“In addition to providing consistency with the Ordinance and continued support of Arlington’s businesses, this proposed amendment will also ensure that food establishments are not required, immediately at the end of the emergency, to make significant changes to their operations and allows time for business planning,” the county report said.

Kate Bates, President and CEO of the Arlington Chamber of Commerce, said the Chamber supports this change but urged the county to get cracking on the study of permanent options.

“Given the time it will take for Arlington County to set the rules for permanent, expanded outdoor dining, and the further time it will take for restaurants to adapt to new rules, the Chamber encourages Arlington County to advance its work on making the TOSA program permanent,” she said. “While the 2022 outdoor dining season feels far off as the summer of 2021 winds down, restaurants will need to start making investments soon to be prepared in the spring.”

As part of the upcoming request to advertise, staff said they will do outreach to see how locals feel about TOSAs. Staff report fielding a range of comments, questions and opinions on them, from support from the business community to concern that outdoor dining makes it harder for pedestrians and cyclists to get around. The report said neighbors near TOSAs tolerate the noise associated with them provided that TOSAs would end along with the emergency.

Bates said making the provisions permanent will allow restaurants to invest in their spaces in ways that could mitigate these concerns.

“We expect that there will be some refinements to the outdoor dining rules as they are made permanent, but we encourage Arlington County not to risk the success of outdoor dining by over-regulating to ameliorate any possible complaint,” she said.

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Morning Notes

Pentagon Metro Station Reopening — “Metro will reopen the Pentagon Station and Pentagon Transit Center to customers beginning with the start of bus and rail service Thursday morning. The station and transit center has been closed since early Tuesday, due to the law enforcement response and investigation following a fatal incident that occurred in the bus bays.” [WMATA]

Chamber Supports Langston Blvd Plan — “The Arlington Chamber of Commerce broadly supports the Plan Lee Highway Scenario Analysis, providing for additional commercial and residential density in an established, aging, yet vibrant and critical transit corridor. Moreover, the Chamber encourages creating flexible land use policies and regulations so as to attract investment to the Langston Boulevard corridor.” [Arlington Chamber of Commerce]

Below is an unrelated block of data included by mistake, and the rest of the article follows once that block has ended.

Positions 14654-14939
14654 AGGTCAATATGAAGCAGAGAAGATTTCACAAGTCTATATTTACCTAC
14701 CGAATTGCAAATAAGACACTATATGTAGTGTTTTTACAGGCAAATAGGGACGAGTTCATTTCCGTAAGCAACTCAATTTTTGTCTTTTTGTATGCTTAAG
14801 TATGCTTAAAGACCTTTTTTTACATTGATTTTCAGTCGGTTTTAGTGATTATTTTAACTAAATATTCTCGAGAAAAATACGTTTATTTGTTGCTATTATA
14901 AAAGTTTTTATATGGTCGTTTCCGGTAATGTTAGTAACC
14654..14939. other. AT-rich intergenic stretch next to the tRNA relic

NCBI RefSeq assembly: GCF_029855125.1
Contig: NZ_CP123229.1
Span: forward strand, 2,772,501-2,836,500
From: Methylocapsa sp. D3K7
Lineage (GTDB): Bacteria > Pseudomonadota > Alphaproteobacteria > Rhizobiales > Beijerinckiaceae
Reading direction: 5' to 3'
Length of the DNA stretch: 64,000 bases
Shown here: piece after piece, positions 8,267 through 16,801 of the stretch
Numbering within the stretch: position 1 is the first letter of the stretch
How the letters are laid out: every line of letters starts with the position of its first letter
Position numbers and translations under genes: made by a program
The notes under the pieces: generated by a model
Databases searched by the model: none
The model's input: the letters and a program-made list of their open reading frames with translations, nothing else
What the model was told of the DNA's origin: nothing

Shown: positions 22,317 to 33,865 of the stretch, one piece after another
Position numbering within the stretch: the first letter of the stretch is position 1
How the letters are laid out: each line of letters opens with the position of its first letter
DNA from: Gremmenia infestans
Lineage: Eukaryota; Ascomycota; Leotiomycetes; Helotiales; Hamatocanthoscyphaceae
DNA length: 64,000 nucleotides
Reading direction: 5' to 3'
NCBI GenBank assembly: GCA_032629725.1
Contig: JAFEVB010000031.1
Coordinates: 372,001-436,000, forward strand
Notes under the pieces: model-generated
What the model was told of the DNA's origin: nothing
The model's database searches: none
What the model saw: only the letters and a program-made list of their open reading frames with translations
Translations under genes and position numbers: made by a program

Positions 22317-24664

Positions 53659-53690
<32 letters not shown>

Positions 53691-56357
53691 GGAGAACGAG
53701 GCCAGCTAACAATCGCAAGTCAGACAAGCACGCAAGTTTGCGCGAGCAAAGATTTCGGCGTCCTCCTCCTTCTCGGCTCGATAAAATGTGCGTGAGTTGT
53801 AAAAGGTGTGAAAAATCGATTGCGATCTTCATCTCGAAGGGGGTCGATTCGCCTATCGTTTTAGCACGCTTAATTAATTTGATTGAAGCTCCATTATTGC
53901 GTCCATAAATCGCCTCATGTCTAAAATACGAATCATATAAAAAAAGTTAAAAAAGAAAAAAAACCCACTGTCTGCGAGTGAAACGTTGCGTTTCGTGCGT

ACPD Celebrates ‘National Night Out’ — “Across the nation and throughout the region, neighbors and police mingled Tuesday night in the National Night Out — an annual effort to fight crime by building relationships between communities and police. In Drew Park, nestled in Arlington County, Virginia’s historic Green Valley neighborhood, a DJ played music and children petted a yellow Lab K-9, while their parents huddled together with police officers including Chief Charles ‘Andy’ Penn.” [WTOP]

New Community Center Profiled — “This is a story about a building, but it’s also a story about a park, which flows into the building, driving the structure’s design to an unusually high degree. Located in Arlington, Virginia’s Lubber Run Park–a public recreation area with walking trails and a gentle stream winding through a forest–the Lubber Run Community Center replaces an outdated building from the 1950s that was torn down in 2018.” [Metropolis]

Mini Earthquake Shook Area Yesterday — “A small earthquake shook parts of Central Maryland in the overnight hours of Wednesday morning. The U.S. Geological Survey said the magnitude 2.1 earthquake was centered in Clarksville, Maryland, at 2:11 a.m. with a depth of about 1.8 miles.” [WTOP]

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Arlington Agenda: Aug. 2-8

Arlington Agenda is a listing of interesting events for the week ahead in Arlington County. If you’d like your event considered, fill out the event submission form to submit it to our event calendar.

Tuesday, Aug. 3

Coffee Breaks at Summer House
National Landing’s Gateway Green (101 12th Street S.)
Time: 8:30-10:30 a.m.

Local coffee shops are serving brews every Tuesday morning at Gateway Green in Crystal City. Parking is available at 201 12th Street S.

Thursday, Aug. 5

Chamber 101
Arlington Chamber of Commerce (2009 14th Street N., Ste 100)
Time: 4-5:15 p.m.

The Chamber is hosting a free networking seminar for both old and new members. The seminar will teach attendees about what the chamber does and different ways members can take advantage of their membership.

Friday, Aug. 6

Magic of the Ordinary — National Juried Exhibition at Gallery Underground in August
Gallery Underground (2100 Crystal Drive)
Time: 10 a.m. to 6 p.m.